DKMS now handles obsolete modules
Wed Nov 5 17:04:01 2003

So if I have "alias eth0 tg3" in modules.conf, and I add/build/install
bcm5700 to my system (with MODULES_CONF_OBSOLETES[0]="tg3", and
"MODULES_CONF_ALIAS_TYPE[0]="eth" in dkms.conf), then modules.conf will now
say "alias eth0 bcm5700"? And if I do a dkms remove --all, it will put it
back to tg3?

That will definitely be helpful...

-----Original Message-----
Sent: Wednesday, November 05, 2003 4:00 PM
Subject: DKMS now handles obsolete modules

DKMS 0.44.05 is out (

With it, I added the DKMS directive array MODULES_CONF_OBSOLETES[#].  This
is a comma-delimited list of modules that your newer module oboletes.  If a
corresponding entry in the MODULES_CONF_ALIAS_TYPE[#] is set and any of
these entries are found in /etc/modules.conf, the obsolete references are
replaced with the new module references during install of your module.

Likewise, during uninstall, this also helps DKMS.  If an original_module
name of the newer module was found in your kernel, then the new module name
in modules.conf will persist.  However, if no original module exists in your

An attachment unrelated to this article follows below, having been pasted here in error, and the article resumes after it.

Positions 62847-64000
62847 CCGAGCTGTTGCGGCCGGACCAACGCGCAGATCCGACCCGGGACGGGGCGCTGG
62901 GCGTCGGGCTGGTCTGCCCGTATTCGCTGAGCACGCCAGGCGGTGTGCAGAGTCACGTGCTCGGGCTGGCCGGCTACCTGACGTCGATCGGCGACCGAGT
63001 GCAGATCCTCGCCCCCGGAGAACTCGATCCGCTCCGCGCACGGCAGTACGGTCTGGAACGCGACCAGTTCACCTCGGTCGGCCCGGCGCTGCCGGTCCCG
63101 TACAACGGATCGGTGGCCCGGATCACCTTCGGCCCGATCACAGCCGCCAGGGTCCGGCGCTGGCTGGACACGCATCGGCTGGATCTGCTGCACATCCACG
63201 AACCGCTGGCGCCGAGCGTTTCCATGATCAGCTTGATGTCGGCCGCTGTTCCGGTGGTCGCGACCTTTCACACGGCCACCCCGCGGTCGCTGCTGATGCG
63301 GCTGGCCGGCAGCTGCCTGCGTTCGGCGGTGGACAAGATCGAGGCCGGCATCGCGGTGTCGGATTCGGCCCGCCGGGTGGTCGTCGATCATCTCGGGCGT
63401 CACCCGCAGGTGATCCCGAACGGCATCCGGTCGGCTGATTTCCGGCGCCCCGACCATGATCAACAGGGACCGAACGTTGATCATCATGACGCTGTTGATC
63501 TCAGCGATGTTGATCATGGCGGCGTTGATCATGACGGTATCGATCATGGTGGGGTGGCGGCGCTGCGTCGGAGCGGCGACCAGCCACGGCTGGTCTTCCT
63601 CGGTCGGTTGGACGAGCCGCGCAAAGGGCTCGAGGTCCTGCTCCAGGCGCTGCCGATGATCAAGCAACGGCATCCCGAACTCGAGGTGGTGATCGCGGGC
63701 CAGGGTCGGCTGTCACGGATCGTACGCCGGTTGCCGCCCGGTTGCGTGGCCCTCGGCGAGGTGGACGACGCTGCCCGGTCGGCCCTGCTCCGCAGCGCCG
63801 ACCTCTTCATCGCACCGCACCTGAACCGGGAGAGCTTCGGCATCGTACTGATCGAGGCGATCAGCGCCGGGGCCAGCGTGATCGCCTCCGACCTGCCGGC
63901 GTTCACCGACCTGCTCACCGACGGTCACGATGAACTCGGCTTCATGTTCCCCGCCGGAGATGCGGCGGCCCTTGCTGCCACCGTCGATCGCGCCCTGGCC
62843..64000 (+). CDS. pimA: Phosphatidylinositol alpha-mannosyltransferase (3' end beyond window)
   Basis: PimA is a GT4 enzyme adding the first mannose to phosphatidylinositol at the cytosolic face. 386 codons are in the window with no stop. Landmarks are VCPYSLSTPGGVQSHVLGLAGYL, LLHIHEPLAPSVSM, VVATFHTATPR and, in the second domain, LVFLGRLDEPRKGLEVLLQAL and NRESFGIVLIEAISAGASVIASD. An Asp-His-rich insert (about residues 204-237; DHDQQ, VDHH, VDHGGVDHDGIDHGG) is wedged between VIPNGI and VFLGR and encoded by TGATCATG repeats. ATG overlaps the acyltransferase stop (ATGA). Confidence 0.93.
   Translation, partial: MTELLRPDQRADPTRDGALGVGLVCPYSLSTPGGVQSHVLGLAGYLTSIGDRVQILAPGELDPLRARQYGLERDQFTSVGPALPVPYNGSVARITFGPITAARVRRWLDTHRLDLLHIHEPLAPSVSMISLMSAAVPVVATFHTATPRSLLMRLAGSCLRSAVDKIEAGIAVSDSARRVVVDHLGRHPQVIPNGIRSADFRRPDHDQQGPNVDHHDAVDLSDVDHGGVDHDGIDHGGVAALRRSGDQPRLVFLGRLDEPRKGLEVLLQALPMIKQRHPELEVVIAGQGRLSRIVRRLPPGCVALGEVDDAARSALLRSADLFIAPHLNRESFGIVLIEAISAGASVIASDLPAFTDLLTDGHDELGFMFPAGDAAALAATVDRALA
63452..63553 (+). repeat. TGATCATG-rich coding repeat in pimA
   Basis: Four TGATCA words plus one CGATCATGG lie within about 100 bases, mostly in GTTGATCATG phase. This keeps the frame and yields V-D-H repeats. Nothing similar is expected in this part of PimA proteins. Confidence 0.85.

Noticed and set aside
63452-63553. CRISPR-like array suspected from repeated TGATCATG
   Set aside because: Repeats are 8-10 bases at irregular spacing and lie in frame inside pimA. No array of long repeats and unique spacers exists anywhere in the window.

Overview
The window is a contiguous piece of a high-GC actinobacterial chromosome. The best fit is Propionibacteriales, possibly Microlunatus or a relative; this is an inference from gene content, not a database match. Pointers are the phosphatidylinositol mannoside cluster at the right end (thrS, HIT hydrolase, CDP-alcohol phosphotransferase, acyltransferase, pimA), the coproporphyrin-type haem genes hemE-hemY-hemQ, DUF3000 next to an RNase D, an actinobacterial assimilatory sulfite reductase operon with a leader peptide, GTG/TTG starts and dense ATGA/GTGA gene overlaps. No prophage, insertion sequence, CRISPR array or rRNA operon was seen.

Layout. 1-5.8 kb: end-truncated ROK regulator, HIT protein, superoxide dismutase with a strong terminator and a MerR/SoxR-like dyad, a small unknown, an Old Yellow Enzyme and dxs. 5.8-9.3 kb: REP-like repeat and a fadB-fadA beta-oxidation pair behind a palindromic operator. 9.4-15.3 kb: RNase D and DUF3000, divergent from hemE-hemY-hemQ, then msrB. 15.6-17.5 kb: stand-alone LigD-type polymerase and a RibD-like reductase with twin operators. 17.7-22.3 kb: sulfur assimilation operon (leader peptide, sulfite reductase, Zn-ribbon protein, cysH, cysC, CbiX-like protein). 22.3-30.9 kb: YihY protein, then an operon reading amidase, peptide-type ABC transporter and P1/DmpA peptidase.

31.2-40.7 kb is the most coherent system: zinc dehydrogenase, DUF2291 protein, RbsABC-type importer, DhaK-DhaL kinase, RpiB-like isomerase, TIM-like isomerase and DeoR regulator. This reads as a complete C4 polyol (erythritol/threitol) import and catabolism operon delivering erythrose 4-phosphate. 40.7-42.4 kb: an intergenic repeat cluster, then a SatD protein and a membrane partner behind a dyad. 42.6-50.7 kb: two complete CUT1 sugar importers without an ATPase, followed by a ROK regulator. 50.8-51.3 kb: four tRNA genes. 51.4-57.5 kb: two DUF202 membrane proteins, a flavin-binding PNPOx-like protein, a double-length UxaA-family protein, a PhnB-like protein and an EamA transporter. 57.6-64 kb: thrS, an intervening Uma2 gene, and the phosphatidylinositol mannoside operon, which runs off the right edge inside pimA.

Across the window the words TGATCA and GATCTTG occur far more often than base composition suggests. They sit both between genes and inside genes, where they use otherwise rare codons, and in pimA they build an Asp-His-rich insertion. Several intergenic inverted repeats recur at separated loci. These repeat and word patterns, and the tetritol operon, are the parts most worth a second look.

kernel, but an obsolete module does, DKMS will first put this obsolete
module reference in modules.conf before remaking your initrd.  If neither an
original module or an obsolete module exists, it just removes the reference
all together.

If DKMS puts back the reference to the obsolete one, then after making the
initrd it will then put it back to the new reference.  This is so
/etc/modules.conf remains generally consistent while your module is still
added to the DKMS tree.  Generally, I am of the opinion that there should be
one modules.conf file per kernel since each kernel has or could have
different module configurations.  Since this is not a reality now, DKMS has
to try to do what is best and most consistent.  So with the new OBSOLETES
array, it allows for an automatic remaking of an initrd with an obsolete
reference but then makes sure to switch back /etc/modules.conf to the newer
reference because, after all, this is what is in your DKMS tree.

When you finally remove the module from your DKMS tree, only then will it
permanently remove the new reference from your tree (unless your kernel has
an original module by that name).

If you made it this far, you are likely confused, but I assure you that
after much deliberation, this is the right way to go about it.  In a perfect
world, we'd have a 1:1 ration between modules.conf files and kernels.

Gary Lerhaupt
Dell Linux Development

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